Faithlife Sermons

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Have you ever pondered what it is that controls the way you think, the way you react to good news and bad news?
Our internal makeup, our minds and our hearts contain what the scriptures call our spirit and soul.
The things that create our response to life’s situations, good or bad are driven by what controls our inner self.
This is one of the complexities of humanity, it’s a complexity that the bible dives into as the key to all things spiritual.
Last week we introduced the book of Romans, looking at the first seven chapters that lead up to chapter eight.
We determined an understanding of the complexities of how difficult it is to do what is right, to do what pleases God in our own power, and abilities.
Through faith in Christ we have been saved from condemnation, saved from the burden of the law, given the Holy Spirit to guide us.
Paul challenges us in the early Part of Romans to realize that there are two possible powers that can control how we think, how we live.
There is evil or “the flesh” and there is the Holy Spirit.
In other words many of us that profess faith in Jesus have not taken advantage of the gift that was given to us.
The indwelling Spirit of Christ.
It is only through the power and presence of the Holy Spirit that one can overcome their sinful nature, there tendency to do things God hates.
This week we are going to continue to look at Paul’s perspective on the Christian life and exactly what Jesus did for us on the cross.
You can open your bibles to Romans 8:9-11.
Before we continue in today’s passage I need to digress for a few minuets.
It is important that we understand Paul’s understanding of salvation.
Up to this point in Romans Paul has laid out for his readers three aspects of salvation.
What God did through Christ, what God is doing now, and what God is going to do.
These theological concepts are called justification, sanctification, and glorification.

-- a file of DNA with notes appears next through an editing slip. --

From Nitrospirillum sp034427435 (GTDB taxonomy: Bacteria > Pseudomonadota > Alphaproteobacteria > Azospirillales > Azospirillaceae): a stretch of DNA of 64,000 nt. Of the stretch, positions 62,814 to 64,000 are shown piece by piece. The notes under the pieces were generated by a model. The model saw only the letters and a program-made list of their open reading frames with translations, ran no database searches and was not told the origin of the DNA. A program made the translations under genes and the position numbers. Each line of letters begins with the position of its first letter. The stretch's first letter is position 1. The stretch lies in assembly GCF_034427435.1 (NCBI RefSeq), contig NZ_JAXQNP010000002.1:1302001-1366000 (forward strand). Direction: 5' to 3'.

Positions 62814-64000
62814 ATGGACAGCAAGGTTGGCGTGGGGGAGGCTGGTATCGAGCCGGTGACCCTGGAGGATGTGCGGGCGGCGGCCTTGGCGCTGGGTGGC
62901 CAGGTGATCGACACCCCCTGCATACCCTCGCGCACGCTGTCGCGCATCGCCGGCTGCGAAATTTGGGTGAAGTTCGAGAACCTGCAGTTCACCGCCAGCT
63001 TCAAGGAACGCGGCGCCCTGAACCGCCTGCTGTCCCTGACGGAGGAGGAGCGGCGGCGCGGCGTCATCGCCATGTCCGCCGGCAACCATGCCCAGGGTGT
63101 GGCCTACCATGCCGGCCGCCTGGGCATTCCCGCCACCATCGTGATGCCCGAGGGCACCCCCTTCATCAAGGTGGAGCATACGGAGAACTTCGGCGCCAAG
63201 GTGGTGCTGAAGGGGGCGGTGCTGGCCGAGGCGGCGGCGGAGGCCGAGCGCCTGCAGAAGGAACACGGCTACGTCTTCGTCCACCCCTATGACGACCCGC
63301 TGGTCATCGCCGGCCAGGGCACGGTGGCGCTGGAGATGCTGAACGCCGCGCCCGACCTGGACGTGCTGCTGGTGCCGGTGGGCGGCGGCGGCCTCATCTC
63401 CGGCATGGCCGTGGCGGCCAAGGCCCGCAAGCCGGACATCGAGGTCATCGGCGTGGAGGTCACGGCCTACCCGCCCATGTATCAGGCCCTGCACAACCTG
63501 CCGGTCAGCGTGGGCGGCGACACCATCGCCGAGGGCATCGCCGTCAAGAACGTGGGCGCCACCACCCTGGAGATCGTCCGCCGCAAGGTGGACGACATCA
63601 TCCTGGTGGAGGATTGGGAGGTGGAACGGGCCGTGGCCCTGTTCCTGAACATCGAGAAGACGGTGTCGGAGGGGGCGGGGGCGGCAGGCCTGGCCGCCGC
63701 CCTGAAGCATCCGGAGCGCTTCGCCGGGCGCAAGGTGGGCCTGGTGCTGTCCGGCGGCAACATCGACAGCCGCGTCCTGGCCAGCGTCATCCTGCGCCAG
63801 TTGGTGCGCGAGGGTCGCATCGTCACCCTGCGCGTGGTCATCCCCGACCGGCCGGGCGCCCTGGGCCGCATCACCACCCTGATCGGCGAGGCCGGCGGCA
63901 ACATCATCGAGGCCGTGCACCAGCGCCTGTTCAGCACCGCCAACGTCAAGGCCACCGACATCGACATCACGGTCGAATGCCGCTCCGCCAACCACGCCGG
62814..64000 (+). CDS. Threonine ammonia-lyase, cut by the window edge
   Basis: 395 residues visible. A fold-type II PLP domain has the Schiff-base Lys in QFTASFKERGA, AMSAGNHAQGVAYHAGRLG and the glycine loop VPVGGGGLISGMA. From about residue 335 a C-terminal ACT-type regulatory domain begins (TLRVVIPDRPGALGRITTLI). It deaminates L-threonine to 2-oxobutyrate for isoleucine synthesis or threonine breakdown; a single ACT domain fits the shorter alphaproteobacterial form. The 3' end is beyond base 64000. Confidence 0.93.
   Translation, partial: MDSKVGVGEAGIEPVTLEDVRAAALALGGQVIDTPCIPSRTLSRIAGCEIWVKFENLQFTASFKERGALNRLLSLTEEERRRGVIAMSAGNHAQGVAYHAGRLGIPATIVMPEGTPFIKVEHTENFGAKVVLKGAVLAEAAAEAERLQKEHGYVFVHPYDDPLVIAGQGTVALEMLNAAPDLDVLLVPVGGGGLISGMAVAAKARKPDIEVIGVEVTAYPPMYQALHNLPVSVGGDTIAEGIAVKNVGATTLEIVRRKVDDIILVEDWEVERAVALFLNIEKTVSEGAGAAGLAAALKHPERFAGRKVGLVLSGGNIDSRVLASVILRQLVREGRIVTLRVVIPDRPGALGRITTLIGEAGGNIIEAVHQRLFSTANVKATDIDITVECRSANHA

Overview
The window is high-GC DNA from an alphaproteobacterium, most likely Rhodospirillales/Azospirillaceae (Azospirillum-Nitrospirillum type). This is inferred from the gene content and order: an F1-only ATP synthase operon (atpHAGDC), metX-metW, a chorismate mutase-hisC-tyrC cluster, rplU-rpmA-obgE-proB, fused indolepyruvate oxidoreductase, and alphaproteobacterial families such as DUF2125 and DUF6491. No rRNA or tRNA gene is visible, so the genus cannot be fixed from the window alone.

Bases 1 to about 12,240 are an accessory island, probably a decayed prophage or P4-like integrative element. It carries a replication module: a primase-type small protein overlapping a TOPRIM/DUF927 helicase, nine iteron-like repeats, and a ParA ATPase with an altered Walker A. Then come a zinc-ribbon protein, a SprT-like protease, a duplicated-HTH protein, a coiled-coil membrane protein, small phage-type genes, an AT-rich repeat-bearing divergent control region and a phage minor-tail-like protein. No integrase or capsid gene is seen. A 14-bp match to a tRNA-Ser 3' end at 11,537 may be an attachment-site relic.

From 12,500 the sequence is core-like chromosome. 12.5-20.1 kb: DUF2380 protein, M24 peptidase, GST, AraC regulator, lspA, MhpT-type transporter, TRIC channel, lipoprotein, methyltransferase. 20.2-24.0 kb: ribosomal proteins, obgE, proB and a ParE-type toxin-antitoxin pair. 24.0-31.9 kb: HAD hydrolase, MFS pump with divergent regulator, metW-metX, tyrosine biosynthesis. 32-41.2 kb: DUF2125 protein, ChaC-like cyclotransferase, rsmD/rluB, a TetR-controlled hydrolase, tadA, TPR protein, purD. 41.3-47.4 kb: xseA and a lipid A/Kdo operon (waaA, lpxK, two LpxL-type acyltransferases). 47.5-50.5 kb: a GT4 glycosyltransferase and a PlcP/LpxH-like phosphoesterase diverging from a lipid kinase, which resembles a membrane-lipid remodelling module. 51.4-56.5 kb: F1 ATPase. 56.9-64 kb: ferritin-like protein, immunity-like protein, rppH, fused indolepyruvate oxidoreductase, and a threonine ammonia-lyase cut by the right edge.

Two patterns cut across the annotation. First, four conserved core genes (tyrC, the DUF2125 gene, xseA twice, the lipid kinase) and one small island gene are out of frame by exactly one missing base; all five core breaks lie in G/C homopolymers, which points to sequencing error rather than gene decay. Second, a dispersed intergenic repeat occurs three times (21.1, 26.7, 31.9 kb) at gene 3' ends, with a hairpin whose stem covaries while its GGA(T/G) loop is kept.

I have taught on these concepts before, but we need to review them if we are going to understand Paul’s letter to the Romans.
To give you context here are some of Paul’s words to explain each:
These are passages that we will get into more as this series moves along, But, today we need to review a basic understanding of what Paul is presenting as salvation.
Put up chart:
Now that we have an understanding of how Paul views salvation, lets get back to Romans 8. Paul is giving us the answer to a common question.
So how do we go about living saved?
The Key is the Spirit of Christ in Us
Paul says that those who do not have the Spirit of Christ living in them do not belong to him at all.
It is the presence of the Spirit in a believer's life that defines an authentic relationship with Christ.
The apostle John agrees with Paul on this, he sees the Spirit as the key to life in Christ.
The Holy Spirit living in us is the proof that we live in him, and he in us.
It is the proof that we are truly saved.
This is why the New Testament writers speak of the experience of the Holy Spirit as an essential part of Christian salvation.
Without the Spirit of Christ there is no comprehension of the Good News, no spiritual sensitivity.
It is the Spirit that draws us to faith and understanding.
In other words faith in Jesus Christ is foolishness to anyone who ignores the nudging of the Spirit, faith in God doesn’t make sense to them because they don’t believe.
Also, without the power of the Spirit in the believer's life we would have no ability to live the kind of life that God wants.
There would be no sanctification.
We would be justified by faith, but not be able to live our lives free from the power of sin.
This is what Paul is stressing in verse nine.
We are no longer controlled by our sinful nature, the Spirit of God controls us if we have submitted our lives by faith in Him.
Without the Spirit of Christ there is no personal relationship to Christ.
Without the regenerating work of the Holy Spirit, there is no living experience of God.